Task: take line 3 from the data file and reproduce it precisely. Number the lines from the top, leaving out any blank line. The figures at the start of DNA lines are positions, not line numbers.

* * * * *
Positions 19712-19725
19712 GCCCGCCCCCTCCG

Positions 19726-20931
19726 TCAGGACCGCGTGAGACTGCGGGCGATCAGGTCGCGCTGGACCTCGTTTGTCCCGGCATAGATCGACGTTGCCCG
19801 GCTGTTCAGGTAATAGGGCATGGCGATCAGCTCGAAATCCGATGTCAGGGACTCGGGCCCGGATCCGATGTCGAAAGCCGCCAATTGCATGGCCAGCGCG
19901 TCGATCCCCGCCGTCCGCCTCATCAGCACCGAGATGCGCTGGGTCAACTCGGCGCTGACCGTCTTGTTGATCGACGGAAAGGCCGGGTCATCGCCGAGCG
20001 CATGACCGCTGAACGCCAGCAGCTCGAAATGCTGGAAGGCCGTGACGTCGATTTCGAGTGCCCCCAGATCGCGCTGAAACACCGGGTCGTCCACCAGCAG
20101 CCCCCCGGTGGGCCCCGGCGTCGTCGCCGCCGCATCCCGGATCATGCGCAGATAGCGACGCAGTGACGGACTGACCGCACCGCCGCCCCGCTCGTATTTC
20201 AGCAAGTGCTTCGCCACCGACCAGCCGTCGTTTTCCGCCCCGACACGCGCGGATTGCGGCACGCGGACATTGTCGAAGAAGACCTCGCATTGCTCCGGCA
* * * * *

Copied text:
Positions 19726-20931